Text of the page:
Potentially practical applications of QKD, outside the carefully controlled environment of a physics laboratory, are largely determined by the physics of single-photon production, the requirement of faithful transmission of the quantum states involved, the existence of high-efficiency single-photon detectors at the required wavelengths, and the compatibility of QKD with existing optical communications infrastructures. In 1992 Bennett published a “minimal” QKD scheme (“B92”) and proposed that it could be implemented using single-photon interference with photons propagating for long distances over optical fibers. Since then, several experimental groups have developed optical fiber-based QKD systems.
For example, Los Alamos National Laboratory has demonstrated the feasibility of low-error rate QKD over underground optical fibers that were installed for network applications. QKD was demonstrated over 24 km of fiber and operated for over one year at an increased propagation distance of 48 km. In recent years there have also been considerable developments in the use of free-space laser communications for high-bandwidth terrestrial, surface-to-satellite, satellite-to-satellite, and (potentially) deep space communications.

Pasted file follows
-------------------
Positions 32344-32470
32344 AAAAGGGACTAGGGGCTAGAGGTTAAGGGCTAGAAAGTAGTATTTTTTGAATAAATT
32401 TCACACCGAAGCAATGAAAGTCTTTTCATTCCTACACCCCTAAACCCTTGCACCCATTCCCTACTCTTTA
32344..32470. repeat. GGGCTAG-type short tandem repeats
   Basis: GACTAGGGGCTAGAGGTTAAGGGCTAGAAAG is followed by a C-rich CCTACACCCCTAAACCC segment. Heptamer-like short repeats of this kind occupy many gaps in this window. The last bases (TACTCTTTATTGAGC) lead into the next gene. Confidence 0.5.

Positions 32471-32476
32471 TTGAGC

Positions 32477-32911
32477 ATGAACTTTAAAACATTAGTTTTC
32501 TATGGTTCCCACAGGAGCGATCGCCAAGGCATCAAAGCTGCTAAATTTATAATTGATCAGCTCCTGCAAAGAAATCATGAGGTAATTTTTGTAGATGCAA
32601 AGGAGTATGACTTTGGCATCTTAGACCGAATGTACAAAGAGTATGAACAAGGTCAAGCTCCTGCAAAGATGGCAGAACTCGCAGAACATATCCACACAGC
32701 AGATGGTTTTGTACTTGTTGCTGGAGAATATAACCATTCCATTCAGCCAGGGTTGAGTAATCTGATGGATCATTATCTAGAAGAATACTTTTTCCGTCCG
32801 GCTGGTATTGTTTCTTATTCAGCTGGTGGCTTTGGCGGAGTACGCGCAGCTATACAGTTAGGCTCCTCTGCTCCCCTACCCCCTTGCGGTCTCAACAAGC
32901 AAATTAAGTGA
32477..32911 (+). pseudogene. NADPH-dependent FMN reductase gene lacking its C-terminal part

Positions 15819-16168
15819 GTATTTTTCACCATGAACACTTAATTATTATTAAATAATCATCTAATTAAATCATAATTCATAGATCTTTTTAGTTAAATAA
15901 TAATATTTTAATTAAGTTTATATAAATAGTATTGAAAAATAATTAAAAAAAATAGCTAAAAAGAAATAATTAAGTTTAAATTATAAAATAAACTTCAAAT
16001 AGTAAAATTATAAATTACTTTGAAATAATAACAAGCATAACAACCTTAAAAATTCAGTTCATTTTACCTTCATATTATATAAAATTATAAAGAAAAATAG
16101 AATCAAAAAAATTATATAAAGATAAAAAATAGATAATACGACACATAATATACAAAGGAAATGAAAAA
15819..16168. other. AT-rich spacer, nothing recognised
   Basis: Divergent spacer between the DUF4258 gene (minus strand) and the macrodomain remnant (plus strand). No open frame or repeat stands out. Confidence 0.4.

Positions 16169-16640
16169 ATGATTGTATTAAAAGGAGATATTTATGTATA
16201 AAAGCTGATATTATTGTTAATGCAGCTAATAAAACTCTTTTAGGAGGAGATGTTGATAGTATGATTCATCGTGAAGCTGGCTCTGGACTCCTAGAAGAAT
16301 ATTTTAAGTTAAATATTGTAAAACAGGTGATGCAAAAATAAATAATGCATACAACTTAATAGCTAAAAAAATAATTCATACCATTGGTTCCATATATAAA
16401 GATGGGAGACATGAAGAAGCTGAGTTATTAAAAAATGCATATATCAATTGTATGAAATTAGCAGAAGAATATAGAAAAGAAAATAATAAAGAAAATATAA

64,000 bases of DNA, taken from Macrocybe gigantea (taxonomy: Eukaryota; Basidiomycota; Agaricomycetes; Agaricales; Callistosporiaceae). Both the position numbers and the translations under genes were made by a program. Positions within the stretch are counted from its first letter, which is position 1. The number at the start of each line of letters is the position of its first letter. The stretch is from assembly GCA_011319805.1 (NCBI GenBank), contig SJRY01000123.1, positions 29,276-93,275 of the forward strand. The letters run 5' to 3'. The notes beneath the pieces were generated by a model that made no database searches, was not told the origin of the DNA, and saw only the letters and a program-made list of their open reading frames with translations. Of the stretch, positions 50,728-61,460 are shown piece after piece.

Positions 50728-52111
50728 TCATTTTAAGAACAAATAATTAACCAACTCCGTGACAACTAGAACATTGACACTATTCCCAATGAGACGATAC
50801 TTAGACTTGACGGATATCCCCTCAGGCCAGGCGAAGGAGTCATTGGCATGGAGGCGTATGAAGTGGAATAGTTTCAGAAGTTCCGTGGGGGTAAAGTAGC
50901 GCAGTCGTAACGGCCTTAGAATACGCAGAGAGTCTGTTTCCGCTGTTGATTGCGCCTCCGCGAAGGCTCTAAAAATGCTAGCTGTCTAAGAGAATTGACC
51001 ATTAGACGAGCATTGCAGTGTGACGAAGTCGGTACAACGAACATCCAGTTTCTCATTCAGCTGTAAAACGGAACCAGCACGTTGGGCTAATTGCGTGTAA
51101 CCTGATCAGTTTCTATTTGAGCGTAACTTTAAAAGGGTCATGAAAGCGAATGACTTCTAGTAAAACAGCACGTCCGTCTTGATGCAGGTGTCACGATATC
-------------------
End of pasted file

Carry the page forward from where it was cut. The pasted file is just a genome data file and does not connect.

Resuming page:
The optical pointing, acquisition and tracking techniques developed for laser communications can be used to make QKD possible over line-of-sight transmissions in free-space, provided that signal-to-noise and bit rates adequate for cryptographic applications can be achieved. There are certain key distribution problems for which free-space QKD would have definite practical advantages. For example, it is impractical to send a courier to a satellite when new cryptographic key material is needed. We believe that free-space QKD could be used for key generation between a low-earth orbit satellite and a ground station, as well as in other applications where laser communications are possible.
Additional objects, advantages and novel features of the invention will be set forth in part in the description which follows, and in part will become apparent to those skilled in the art upon examination of the following or may be learned by practice of the invention. The objects and advantages of the invention may be realized and attained by means of the instrumentalities and combinations particularly pointed out in the appended claims.